Slash - Living The Dream REVIEW


Slash - Living The Dream

4 Stars

By Eric Mackinnon

The pairing of Slash with Myles Kennedy is as sweet a combination for my eardrums as the tandem partnership of Hulk Hogan and Mean Gene Okerlund was as a wide-eyed nipper.

While in my youth I hung on every word Mean Gene and the Hulkster said in their WWF wrestling pomp, the tag-team partnership of Slash and Myles has the same effect.

A hat-trick of albums deep as a musical partnership - five if you include Myles' contributions to Slash's 2010 solo album where he welcomed a glittering rock n' roll A-List of guest vocalists to perform - and the pair show no sign of taking their Converse All Stars off the metal.

'Living The Dream' dropped more than a few months ago but with the top-hatted titan, the ayatollah of rock n' rolla, due to cross the Atlantic for our musical pleasure just next month I thought it was a fitting time to post my review.

I've written before that Slash belongs to the very rare breed of musician that if you were to hear just two or three notes it would be instantly recognisable as his work.

Riffs dripping and oozing in bluesy, greasy melodies, Slash plays the most technical of chord combinations and riffs almost effortlessly and with remarkable fluidity yet always being unmistakably recognisable.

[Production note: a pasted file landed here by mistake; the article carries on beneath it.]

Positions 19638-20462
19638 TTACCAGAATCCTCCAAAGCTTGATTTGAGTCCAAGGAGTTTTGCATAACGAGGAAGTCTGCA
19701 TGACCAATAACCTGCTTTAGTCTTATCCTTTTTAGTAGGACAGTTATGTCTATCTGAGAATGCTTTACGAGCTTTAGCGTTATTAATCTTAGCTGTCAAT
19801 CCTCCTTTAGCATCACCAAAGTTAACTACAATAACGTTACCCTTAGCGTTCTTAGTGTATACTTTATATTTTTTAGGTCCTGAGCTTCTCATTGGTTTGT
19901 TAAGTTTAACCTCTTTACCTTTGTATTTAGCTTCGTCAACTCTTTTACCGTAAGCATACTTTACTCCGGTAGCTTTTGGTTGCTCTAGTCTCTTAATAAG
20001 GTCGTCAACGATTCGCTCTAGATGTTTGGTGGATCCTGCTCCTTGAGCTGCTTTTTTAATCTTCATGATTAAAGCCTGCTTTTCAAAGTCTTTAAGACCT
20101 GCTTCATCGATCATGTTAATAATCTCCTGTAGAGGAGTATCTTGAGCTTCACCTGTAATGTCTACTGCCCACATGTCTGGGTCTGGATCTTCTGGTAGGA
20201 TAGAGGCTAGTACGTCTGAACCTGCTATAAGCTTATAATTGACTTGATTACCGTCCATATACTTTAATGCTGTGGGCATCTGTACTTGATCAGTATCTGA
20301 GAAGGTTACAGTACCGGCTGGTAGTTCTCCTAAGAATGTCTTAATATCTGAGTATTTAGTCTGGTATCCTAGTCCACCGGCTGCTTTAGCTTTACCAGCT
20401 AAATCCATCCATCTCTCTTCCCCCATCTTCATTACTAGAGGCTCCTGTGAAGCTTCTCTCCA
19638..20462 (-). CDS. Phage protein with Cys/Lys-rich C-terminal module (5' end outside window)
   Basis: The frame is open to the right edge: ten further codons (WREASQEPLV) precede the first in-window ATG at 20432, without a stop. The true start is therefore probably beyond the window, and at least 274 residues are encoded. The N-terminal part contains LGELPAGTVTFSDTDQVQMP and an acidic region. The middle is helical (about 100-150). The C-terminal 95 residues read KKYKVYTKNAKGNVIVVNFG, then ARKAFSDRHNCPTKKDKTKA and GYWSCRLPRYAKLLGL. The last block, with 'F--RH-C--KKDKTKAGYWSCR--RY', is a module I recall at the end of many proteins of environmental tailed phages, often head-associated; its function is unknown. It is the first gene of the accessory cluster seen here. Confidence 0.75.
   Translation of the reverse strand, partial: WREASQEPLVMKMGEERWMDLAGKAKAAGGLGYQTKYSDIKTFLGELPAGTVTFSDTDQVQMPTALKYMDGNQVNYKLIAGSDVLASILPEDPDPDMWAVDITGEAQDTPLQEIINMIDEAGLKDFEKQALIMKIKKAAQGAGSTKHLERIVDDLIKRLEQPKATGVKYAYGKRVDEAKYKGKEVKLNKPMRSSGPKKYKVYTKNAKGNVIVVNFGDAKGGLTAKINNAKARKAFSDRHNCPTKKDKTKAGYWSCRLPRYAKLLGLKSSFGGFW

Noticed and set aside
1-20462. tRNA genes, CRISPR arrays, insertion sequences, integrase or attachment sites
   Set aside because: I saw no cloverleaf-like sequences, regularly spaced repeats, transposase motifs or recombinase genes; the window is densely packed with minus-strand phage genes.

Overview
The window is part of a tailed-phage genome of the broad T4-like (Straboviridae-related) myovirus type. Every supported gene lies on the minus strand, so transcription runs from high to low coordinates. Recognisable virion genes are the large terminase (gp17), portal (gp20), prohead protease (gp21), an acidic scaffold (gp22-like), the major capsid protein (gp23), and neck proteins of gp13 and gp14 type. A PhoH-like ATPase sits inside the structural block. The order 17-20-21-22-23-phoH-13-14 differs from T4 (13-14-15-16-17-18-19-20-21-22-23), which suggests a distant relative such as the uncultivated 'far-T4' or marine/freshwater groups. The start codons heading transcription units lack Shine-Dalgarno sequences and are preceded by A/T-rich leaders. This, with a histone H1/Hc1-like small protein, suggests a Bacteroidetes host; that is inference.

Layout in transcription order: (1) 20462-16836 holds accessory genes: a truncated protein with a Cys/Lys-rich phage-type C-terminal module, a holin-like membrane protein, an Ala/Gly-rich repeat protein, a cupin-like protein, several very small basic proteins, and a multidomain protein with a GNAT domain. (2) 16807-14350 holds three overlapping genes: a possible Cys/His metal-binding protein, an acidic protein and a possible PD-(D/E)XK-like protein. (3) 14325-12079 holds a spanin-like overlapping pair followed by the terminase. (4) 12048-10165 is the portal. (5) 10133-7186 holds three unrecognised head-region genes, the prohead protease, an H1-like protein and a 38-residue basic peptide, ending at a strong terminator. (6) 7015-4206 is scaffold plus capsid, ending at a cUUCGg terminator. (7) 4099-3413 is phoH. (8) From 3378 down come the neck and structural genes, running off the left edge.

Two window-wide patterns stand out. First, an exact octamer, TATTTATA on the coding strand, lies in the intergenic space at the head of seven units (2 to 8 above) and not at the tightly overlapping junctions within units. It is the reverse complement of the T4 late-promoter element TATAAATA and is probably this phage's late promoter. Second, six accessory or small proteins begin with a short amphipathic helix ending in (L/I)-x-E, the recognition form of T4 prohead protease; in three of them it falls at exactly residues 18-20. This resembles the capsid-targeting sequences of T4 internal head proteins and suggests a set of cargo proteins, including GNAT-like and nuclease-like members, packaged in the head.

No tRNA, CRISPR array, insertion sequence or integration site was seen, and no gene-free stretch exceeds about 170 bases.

'Living The Dream' is no different but there are nods in style and the pace of his fingers dancing up the fretboard to the likes of AC/DC in 'Mind Your Manners' and even more than a hint of classic Pearl Jam in his 'Slow Grind' intro

'Driving Rain' is drenched in radio friendly vibes and will be a live favourite I expect and one which will be on rock radio playlists around Planet Rock with all the famous bluesey swagger Slash has made his reputation from.

With Kennedy on mic duties the album packs a mighty musical punch and he must surely rank near the top of the genre's best vocalists. For his range and delivery and also for the amount of emotion he can inject into every word.

Never more so than on 'The One You Loved Is Gone' which is probably my favourite on the album. Kennedy is simply a master at wringing every ounce of emotion out of his lyrics and into the ears - and souls - of the listeners.

'The Great Pretender' sees Slash channel his 1991 chord combinations where he links with Myles in the style he did with Axl on the Illusion-era ballads like 'Don't Cry.' It is a heart wrenching ballad and another high spot.

The album was reportedly penned, rehearsed and recorded in between Slash's role in the monstrously successful, and time consuming, Guns N' Roses Not In This Lifetime Tour, and it shows his commitment to his solo venture and to Myles and the Conspirators is unbroken.

And for that we are grateful and fortunate. Slash we salute you, we adore you and we are forever in your debt.

He is probably the busiest musician in the world. He is a man who doesn't do downtime. In addition to juggling the GNR juggernaut with writing and recording AND touring with Myles Kennedy and The Conspirators, our guitar hero has also dabbled with producing horror movies.

He is one-man whirlwind, an unstoppable rock n' roll tsunami. A Sunset Strip swaggering, global conquering, generation defining, guitarist who with unerring accuracy and regulatory still to this day plugs in his amp and unleashes up to a three hour set of rock n' roll royalty on a sell-out crowds across Mother Earth.

Slash we can never thank you enough for your generation moulding magic on your trusty Les Paul.